RB Productions | 1/32 Yokosuka MXY-7 Ohka Type 22

Reviewed by Mike Swinburne

RB Productions has recently released an all-resin kit of the MXY-7 type 22 suicide aircraft in 1/32 scale, the first of it's kind for this particular variant. The aircraft was known as the Ohka (Cherry Blossom) to the Japanese, and often called the "Baka bomb" by the allies; baka translating to "idiot" or "fool" in Japanese. While resin kits of the Ohka have been produced in 1/32 scale by Lone Star Models (now available from OzMods) and HpH, these models represent the Ohka type 11.

Type 11? Type 22?

Japanese aircraft types were designated in a two-number manner, and read as type one-one or two-two, for example. Generally, the first number denoted the variant of the airframe, and the second, the variant of power plant, with smaller modifications such as armament not being captured in this simplification of the nomenclature. The type 11 Ohka is the better-known variant, powered by solid rocket motors, and saw action late in WWII. Not many type 22 Ohkas were built and only one survives, on display at the Smithsonian National Air and Space Museum's Udvar Hazy Center near Washington DC.

The type 22 Ohka never saw action before VJ Day and featured two major differences from the earlier and better-known type 11: The wingspan was noticeably shorter, and it was powered not by solid rocket motors, but by a Tse-11 thermojet engine. Paraphrasing from Wikipedia, The thermojet, also known as a motor jet, is a very simple jet engine where a small gas engine powers the turbine fan instead of heated exhaust providing the power. In other words, it's a ducted fan with injected and ignited fuel for added thrust.

The Kit

Radu Brinzan of RB Productions has made a reputation for himself of producing some of the finest resin model kits available, such as the Arado 234 and Ki-61 sold by MDC. The new Ohka kit follows this tradition of a relatively small number of parts and simple, straightforward engineering, without seeming to compromise detail. Included in the kit are nearly 60 parts in grey resin, a clear resin windscreen, two vacformed canopies, and a fret of photo-etch containing roughly 60 additional detail parts. A small decal sheet printed by Fantasy Printshop rounds out the items in this model.

Panel lines are delicately scribed and are of a consistent depth. Cockpit detail molded into the fuselage is looks superb and is well defined; many of the photo-etch parts are destined for the cockpit, as are a number of resin pieces. RB Production's Japanese Navy Seat Harness set is included in the box to belt up the pilot's seat. This product is also available separately and is similar in design to the popular HGW fabric and etch seatbelt sets. The instructions are a little vague on the interior colours, so make sure to refer to the cockpit photo on NASM's website as a painting guide. The resin windscreen and vacform sliding canopy are both quite nice; all they really need it a dip in Future floor polish or a similar product.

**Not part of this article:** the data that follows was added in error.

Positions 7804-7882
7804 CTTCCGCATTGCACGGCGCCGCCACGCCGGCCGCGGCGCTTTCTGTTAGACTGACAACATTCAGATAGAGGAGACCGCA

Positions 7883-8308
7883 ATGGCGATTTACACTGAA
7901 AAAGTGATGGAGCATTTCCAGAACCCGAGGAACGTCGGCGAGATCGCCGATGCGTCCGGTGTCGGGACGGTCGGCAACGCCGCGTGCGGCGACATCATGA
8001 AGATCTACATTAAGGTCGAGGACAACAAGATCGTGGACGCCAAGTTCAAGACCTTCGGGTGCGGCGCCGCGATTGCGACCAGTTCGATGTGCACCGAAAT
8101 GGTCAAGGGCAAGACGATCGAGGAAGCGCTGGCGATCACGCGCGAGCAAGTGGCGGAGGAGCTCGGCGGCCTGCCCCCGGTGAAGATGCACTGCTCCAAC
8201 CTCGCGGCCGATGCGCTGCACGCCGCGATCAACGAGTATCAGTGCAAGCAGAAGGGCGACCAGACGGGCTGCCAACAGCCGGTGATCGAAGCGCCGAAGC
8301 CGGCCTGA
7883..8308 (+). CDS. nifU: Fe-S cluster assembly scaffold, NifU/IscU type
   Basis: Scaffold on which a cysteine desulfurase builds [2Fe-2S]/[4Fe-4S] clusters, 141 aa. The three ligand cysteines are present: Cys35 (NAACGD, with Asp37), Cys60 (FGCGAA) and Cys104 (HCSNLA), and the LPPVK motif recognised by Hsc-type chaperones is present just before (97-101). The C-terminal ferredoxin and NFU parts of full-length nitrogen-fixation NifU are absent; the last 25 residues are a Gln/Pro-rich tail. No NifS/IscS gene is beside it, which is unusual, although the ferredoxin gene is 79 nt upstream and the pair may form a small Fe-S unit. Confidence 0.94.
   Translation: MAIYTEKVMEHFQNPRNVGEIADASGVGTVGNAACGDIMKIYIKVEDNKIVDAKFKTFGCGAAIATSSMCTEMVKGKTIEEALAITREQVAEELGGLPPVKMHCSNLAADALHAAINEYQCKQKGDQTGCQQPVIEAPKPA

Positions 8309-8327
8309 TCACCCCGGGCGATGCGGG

Separate control surfaces are provided so that you can position them however desired. The jet engine includes a separate fan blade assembly to ease painting and as with the rest of the kit, it's crisply cast. A single piece solid booster rocket is provided and attached to the bottom of the fuselage, and an aerodynamic fairing to cover the rocket nozzle if desired. Unless you fancy scratchbuilding a P1Y Francis to mount the Ohka under, you will likely be using the grand transport dolly in the kit to display your completed model.

The instruction manual for this kit is not included in the box; it is available only online as a downloadable pdf file. While this approach may not be preferred by some modelers, it allows RB Productions to help ensure the safety of the resin parts in the box by not overstuffing everything. I am sure many modelers will agree that they would rather download and print the instructions than have to fix parts broken in shipping!

Each step of the instructions features a detailed graphic as well as text to assist the builder along the way. The small decal sheet is perfectly printed and contains four cherry blossoms (two more than required), the red stripe running the length of the fuselage, basic instruments, stencils, and numbering. Having used Fantasy Printshop decals recently, I am very happy to see this inclusion as the quality is easily as good as Cartograf-printed decal sheets.

The Verdict

WOW. Simply Wow! This kit may not be the lowest-priced resin model for it's size, but I feel the quality is more than worth the money. The simple parts breakdown will also make this a good first resin kit for those looking to try their hand at this medium also. The Ohka Type 22 kit is available for purchase directly from RB Productions.

Thank you to Radu and Aaron at RB Productions for the review sample.

© Mike Swinburne 2015

Related Content

This review was published on Friday, August 28 2015; Last modified on Monday, August 31 2015